into the kitchen

where Delia

stood working,

embracing her

with a radiance

like the words

of her prayer

being whispered

to the music

of preparations

for another day.

© 1998

Afterthoughts ... in response to your comments:

Thank you, Stormie, thank you!


Today's word: sheen

Friday, March 3, 2006

Who Lives There? ...

This is a poem that came to me on the bus, was largely written on the bus, because it took hold of me ... and wouldn't let go.

Over time, I became aware of that window, that struggling plant. It got so I was watching for that cracked window each day when my bus went rolling down the hill, or climbing back up it on the way home.

I kept expecting to see someone at the window, watering the plant, turning it to face the sunlight, or simply looking out at the passing traffic. But I never did.

Still, the plant hung on, seemed to be growing, leafing out slightly, and I kept wondering who lived there with it ... "what small measures of encouragement" they shared.

Originally published in Poem, now part of a manuscript in search of a publisher:

Who Lives There?

In an upstairs window,

below a sagging

gutter, beside siding

wind-peeled and flapping,

beneath a window shade

water-stained and torn,

behind a pane cracked

diagonally like a fragile

promise, sits a spindly

plant taking what sun

it can on a winter day,

while my bus struggles

in its uphill climb

toward a daily nagging

question: Who lives

there with this plant,

and what small measures

of encouragement do they

have to bridge the days?

© 2006


Today's word: encouragement

Wednesday, February 22, 2006

I Could Have Played Piano ...

Once upon a time, my grandparents had a piano. I believe it was for my mother, but I never heard her play it.

It sat in our living room. I remember a piano tuner coming once to do his magic on it. But mostly it just sat. Oh, I plinked and plunked on it when nobody was looking. But, of course, I couldn't play it.

I didn't feel deprived, and I don't now. There was that imposing upright musical instrument which fed my imagination. I dreamed of playing it someday ... like I dreamed of many other things.

Then one day it was sold. Strangers came to move that magical creation carefully through the front door, down the front steps and into the truck.

And that was that ... except for the poem (be prepared for a slight twist with this one), originally published in Midwest Poetry Review:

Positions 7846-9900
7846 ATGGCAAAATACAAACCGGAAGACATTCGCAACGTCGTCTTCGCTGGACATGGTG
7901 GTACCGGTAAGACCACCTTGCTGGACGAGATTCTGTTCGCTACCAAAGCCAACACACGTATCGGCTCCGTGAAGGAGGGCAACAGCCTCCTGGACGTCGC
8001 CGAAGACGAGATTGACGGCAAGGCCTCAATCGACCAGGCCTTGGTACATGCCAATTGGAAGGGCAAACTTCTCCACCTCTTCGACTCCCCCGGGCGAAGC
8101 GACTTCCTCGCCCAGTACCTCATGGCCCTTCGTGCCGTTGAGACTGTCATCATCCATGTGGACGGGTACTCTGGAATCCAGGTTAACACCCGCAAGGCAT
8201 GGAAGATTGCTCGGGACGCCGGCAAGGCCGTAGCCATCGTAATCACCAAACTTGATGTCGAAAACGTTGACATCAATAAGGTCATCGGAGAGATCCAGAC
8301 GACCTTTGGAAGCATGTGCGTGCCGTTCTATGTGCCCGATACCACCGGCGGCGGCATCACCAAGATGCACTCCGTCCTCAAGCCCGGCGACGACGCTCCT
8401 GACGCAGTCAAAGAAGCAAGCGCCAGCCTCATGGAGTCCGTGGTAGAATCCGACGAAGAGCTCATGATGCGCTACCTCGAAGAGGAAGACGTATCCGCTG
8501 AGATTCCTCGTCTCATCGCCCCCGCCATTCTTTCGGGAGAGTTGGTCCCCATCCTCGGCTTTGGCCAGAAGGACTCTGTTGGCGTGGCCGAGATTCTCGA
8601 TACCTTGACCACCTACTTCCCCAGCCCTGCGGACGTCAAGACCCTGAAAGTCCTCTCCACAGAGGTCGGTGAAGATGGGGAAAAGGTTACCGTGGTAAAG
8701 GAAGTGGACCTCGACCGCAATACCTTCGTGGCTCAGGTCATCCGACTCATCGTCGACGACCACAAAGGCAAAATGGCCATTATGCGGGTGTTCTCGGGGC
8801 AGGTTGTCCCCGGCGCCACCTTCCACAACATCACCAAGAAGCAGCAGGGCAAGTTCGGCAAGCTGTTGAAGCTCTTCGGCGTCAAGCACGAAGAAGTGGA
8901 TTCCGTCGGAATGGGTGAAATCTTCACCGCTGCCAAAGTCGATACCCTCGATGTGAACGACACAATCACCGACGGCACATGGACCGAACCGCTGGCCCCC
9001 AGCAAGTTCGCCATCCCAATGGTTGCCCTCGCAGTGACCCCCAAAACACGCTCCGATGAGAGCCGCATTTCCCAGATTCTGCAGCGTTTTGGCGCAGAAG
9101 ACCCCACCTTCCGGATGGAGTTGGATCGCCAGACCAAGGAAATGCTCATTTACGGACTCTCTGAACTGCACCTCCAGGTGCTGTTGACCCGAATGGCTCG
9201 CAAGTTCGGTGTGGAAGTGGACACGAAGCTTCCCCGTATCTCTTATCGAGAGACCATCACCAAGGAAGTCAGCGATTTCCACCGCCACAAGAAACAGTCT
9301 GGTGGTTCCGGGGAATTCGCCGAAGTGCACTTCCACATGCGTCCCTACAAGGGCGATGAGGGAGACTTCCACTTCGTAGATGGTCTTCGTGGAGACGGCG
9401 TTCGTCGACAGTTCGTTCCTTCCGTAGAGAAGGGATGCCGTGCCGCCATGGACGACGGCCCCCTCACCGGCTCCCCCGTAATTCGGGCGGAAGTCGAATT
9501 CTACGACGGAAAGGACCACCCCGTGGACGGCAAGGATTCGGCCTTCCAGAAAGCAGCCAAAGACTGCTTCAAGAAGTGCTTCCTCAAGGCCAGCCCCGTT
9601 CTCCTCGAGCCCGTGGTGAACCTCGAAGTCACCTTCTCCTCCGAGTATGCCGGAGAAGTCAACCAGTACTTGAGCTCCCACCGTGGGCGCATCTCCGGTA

I Could Have Played Piano

My long, skinny fingers

itching for things to do,

toes just barely reaching

the pedals, and my bottom

gripping the slippery edge

of the bench, I dreamed

of playing ragtime, gospel,

boogie-woogie, maybe even

some of that girl-pleasing,

tough, classical stuff.

What I did was what

seemed to come naturally.

With only one lesson,

I flung myself into all

of the old favorites,

playing each several times

before going exuberantly

to the next. Finally,

Grandpa admitted he was

sorry he had taught me

what could be wrought

with a comb and paper.

Oh, I could have played

piano, no doubt, but my lips

wouldn't feel all numb

and fuzzy, like they do now.

© 1997

Afterthoughts ... in response to your comments:

I just might try those lessons, Meg ... even though I have visions of driving some poor, unsuspecting teacher up the wall. Meanwhile, I shall continue my listening. I'm a fan of piano, even when I don't know the title of what's being played. But violin is my favorite ... it has so many voices, can convey so many moods. Thanks for your suggestion.


Today's word: fuzzy

Tuesday, February 21, 2006

Summer Dancers ...

I thought you might not mind a summer poem today, a mini-break from what remains of winter.

I'm not quite ready for an abrupt plunge into summer weather, mind you ... I can take a transition to spring first. I do find myself thinking more of summer, though, in this opposite season. I don't tolerate winter cold as well as I once did, and shoveling has become more of a chore.

Of course, when summer really comes, I'll probably find myself thinking of crisp, cool mornings, the sun glinting on a new covering of snow ... my search for mittens and scarf.

Meanwhile, here's a glimpse of a place long, long ago and far away, originally published in Capper's:

Summer Dancers

Flecks of sunlight

descend through

the leafy canopy,

dancing on the path,

still dancing

after the breeze

has gone off

toward a hillside

lush with wheat

that slowly leans

and straightens,

as though hearing

soft music, too.

© 2001


Today's word: canopy